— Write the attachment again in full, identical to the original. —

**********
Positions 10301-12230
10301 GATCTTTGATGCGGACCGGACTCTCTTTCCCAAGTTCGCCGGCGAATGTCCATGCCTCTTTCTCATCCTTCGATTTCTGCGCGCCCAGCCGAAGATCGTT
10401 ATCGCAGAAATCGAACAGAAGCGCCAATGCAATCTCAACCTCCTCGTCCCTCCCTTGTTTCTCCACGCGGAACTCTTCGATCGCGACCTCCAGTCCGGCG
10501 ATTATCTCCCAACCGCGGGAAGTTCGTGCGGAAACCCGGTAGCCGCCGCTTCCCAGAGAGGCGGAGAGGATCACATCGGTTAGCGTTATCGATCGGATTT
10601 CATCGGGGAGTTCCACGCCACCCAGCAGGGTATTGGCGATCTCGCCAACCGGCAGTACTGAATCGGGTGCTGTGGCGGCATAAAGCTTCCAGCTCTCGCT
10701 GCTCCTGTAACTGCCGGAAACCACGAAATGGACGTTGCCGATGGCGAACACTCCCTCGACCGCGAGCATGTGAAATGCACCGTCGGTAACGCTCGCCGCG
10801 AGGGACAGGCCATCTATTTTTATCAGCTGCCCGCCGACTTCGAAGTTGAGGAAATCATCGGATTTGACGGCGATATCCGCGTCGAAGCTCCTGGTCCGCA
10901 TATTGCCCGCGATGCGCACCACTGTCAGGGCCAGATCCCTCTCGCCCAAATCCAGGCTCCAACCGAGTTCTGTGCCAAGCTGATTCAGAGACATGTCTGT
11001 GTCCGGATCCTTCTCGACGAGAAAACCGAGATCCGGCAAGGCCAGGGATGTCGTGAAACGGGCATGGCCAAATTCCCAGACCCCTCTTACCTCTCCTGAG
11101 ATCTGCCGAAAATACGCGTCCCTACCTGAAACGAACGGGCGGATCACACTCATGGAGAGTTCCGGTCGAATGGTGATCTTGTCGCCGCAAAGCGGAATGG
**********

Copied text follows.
Positions 10301-12230
10301 GATCTTTGATGCGGACCGGACTCTCTTTCCCAAGTTCGCCGGCGAATGTCCATGCCTCTTTCTCATCCTTCGATTTCTGCGCGCCCAGCCGAAGATCGTT
10401 ATCGCAGAAATCGAACAGAAGCGCCAATGCAATCTCAACCTCCTCGTCCCTCCCTTGTTTCTCCACGCGGAACTCTTCGATCGCGACCTCCAGTCCGGCG
10501 ATTATCTCCCAACCGCGGGAAGTTCGTGCGGAAACCCGGTAGCCGCCGCTTCCCAGAGAGGCGGAGAGGATCACATCGGTTAGCGTTATCGATCGGATTT
10601 CATCGGGGAGTTCCACGCCACCCAGCAGGGTATTGGCGATCTCGCCAACCGGCAGTACTGAATCGGGTGCTGTGGCGGCATAAAGCTTCCAGCTCTCGCT
10701 GCTCCTGTAACTGCCGGAAACCACGAAATGGACGTTGCCGATGGCGAACACTCCCTCGACCGCGAGCATGTGAAATGCACCGTCGGTAACGCTCGCCGCG
10801 AGGGACAGGCCATCTATTTTTATCAGCTGCCCGCCGACTTCGAAGTTGAGGAAATCATCGGATTTGACGGCGATATCCGCGTCGAAGCTCCTGGTCCGCA
10901 TATTGCCCGCGATGCGCACCACTGTCAGGGCCAGATCCCTCTCGCCCAAATCCAGGCTCCAACCGAGTTCTGTGCCAAGCTGATTCAGAGACATGTCTGT
11001 GTCCGGATCCTTCTCGACGAGAAAACCGAGATCCGGCAAGGCCAGGGATGTCGTGAAACGGGCATGGCCAAATTCCCAGACCCCTCTTACCTCTCCTGAG
11101 ATCTGCCGAAAATACGCGTCCCTACCTGAAACGAACGGGCGGATCACACTCATGGAGAGTTCCGGTCGAATGGTGATCTTGTCGCCGCAAAGCGGAATGG